At first glance these two halves of our worldview appear to have nothing in common, but they do in fact share one major theme: a comical overestimation of our own importance and power, for good or for ill. Maybe these inflated worldviews arise just now as a defense against the realization of how infinitesimally tiny we are in both time and space. We’ve been Hubbled, but good. How do we square our huge, myopic importance to ourselves, our “It’s the biggest thing in the universe!” grasping after goods and wins and mates, with this mind-boggling insignificance? Every animal (and for all we know, every plant) is caught up in the huge drama of its own survival and self-perpetuation. It’s how life’s drive is experienced by those who enact it. But let’s have some perspective, people. We can’t have much, but let’s have a little.

Earth has seen worse than us. It (or She) will survive; it’s we who won’t, in large numbers, if we temporarily tip the environmental balance against the conditions we ourselves need to survive. Our sudden shock and sorrow at the disappearance of other species (which I certainly share; I’m the one who won’t go to China because of tigers, and this book broke my heart) is, unavoidably, sorrow at our loss—of what we in the developed world have only realized they meant to us now that they’re mostly just being beautiful screensavers and not eating us or competing with us. The species we mourn are proxies for ourselves. When any creature reproduces too successfully in the absence of predation, it consumes its food supply, exceeds the carrying capacity of its environment, and experiences a population crash. We’re as blameless as a plague of locusts in this respect. Though technology buys us time, enabling us to stretch the envelope quite a lot, the ocean, for instance, is not infinite, and that’s what we’re really afraid of—with reason. Other species are collateral damage.

As vain as it is to fancy ourselves the most destructive force evah (you wanna see destructive?), it’s equally preposterous to presume we are the only locus of intelligence on this planet, let alone others. Just the “backstage” intelligence running our own cells, for starters, is far more complex than the content and operations of our own intelligence. As for sentience and strategy, communication, love, and humor, they are constantly bubbling up—in forms as alien to us as birds, cetaceans, and cephalopods. Every species has an intelligence fitted to (or overflowing) its niche and its way of living, and every species, including us, lives sealed inside its own sensorium, as if its world were THE world. (“How do you know but ev’ry Bird that cuts the airy way,” wrote Blake, “is an immense world of delight, clos’d by your Senses five?”) The process of evolution itself may turn out to be drenched with intelligence, able to perceive and respond to environmental conditions, to remember, and to improvise. (Just read this.) The intricacy and interconnectedness of life at the molecular level makes it overwhelmingly likely that much of the crude tinkering we do will backfire, and we will be lucky if it is not in spectacularly Faustian fashion. We may do ourselves some good, but at a high risk of far more harm, because our minds at their best are many orders of magnitude simpler than the phenomena they are attempting to manipulate.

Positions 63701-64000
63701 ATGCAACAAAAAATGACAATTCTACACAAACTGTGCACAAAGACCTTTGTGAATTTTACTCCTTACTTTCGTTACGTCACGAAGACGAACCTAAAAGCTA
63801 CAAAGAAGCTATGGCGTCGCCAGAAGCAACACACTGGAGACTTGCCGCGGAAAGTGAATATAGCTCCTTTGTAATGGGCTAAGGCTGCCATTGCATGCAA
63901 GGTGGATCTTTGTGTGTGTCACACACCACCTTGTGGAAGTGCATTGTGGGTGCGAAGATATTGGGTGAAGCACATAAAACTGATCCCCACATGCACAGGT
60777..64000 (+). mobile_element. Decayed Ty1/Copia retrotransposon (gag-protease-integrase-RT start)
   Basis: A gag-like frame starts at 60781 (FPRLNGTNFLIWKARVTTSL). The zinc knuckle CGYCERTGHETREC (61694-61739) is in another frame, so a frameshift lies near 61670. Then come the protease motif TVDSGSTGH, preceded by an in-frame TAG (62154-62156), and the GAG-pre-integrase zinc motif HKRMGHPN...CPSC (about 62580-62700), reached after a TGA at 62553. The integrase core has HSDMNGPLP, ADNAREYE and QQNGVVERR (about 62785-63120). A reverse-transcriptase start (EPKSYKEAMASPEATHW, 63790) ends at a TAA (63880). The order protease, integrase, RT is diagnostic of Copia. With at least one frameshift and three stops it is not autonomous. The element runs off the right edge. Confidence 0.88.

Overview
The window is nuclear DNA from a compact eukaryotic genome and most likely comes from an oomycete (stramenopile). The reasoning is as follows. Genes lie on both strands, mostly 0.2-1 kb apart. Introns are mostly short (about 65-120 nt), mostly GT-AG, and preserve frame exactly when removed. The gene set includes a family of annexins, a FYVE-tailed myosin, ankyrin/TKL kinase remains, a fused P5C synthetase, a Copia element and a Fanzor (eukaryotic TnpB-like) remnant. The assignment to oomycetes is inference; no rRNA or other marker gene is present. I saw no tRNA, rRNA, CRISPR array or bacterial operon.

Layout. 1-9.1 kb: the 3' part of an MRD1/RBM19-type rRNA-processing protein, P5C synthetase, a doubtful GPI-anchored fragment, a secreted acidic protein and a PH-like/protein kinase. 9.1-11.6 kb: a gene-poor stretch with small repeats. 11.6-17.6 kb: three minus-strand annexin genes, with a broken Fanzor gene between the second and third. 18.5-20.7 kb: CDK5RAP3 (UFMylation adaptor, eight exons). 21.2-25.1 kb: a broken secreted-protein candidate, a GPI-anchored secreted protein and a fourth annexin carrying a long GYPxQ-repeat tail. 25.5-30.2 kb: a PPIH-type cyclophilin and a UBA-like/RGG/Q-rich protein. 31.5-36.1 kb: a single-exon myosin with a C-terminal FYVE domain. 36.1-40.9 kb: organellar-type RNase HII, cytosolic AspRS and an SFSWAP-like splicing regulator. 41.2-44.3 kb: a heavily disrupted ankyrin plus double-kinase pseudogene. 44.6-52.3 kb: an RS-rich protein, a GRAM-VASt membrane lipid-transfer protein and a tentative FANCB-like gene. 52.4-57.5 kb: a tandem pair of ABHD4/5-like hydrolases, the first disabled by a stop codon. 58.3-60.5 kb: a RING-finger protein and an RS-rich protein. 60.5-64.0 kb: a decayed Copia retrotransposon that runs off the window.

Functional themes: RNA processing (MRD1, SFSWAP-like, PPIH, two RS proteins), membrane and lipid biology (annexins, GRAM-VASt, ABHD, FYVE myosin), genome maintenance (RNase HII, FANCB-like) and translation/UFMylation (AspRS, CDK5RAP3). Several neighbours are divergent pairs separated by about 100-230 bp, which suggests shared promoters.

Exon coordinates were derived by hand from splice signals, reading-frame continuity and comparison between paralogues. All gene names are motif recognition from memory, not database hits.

This world is magnificent, and in a sense it’s tragic to damage any of its amazing creations—but that is also nonsense, because they are all merrily eating each other all the time, and the whole shebang is constantly revising and trashing its own creations. We’re just its latest way of doing that, as well as part of the dispensable raw material. This is not to say we’re wrong to try to rein in our collective voracity and use our ingenuity to figure out ways to live and let live—for our own sake, our own physical and psychic survival. The life-forms with which we happen to coexist in this geological eyeblink will be collateral beneficiaries in the unlikely event that we can actually manage to do that. But let us admit we’re doing this for our own sake, adapting in a bid to survive. And let it be for the sake of pure curiosity and wonder, possibly the only real value added we bring to the game.

 

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consciousness, evolutionary theory, intelligence, skepticism, Whither Homo sapiens?

That’s Deep.

David Brooks—a pundit turning philosopher, who seems to have wearied of the merely topical—makes a case that where we come from does not entirely determine or limit where we go:

Our origins are natural; our depths are man-made — engraved by thought and action.

This amendment seems worth making because the strictly evolutionary view of human nature sells humanity short. . . .

While we start with and are influenced by evolutionary forces, people also have the chance to make themselves deep in a way not explicable in strictly evolutionary terms.

So much of what we call depth is built through freely chosen suffering. . . . Often this depth is built by fighting against natural evolutionary predispositions. . . .

Babies are not deep. Old people can be, depending upon how they have chosen to lead their lives. Babies start out very natural. The people we admire are rooted in nature but have surpassed nature. Often they grew up in cultures that encouraged them to take a loftier view of their possibilities than we do today.